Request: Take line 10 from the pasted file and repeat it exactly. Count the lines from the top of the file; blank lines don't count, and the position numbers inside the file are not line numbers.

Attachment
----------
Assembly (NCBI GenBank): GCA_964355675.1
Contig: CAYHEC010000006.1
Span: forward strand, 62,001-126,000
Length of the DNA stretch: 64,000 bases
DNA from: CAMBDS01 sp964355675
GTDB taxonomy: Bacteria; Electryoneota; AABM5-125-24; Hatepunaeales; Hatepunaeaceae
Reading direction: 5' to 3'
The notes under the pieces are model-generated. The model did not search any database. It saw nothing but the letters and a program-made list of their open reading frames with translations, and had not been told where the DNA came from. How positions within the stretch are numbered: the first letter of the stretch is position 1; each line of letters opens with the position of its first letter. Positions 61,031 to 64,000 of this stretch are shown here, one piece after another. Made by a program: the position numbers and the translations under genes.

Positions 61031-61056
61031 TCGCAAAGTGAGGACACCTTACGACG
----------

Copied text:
61031 TCGCAAAGTGAGGACACCTTACGACG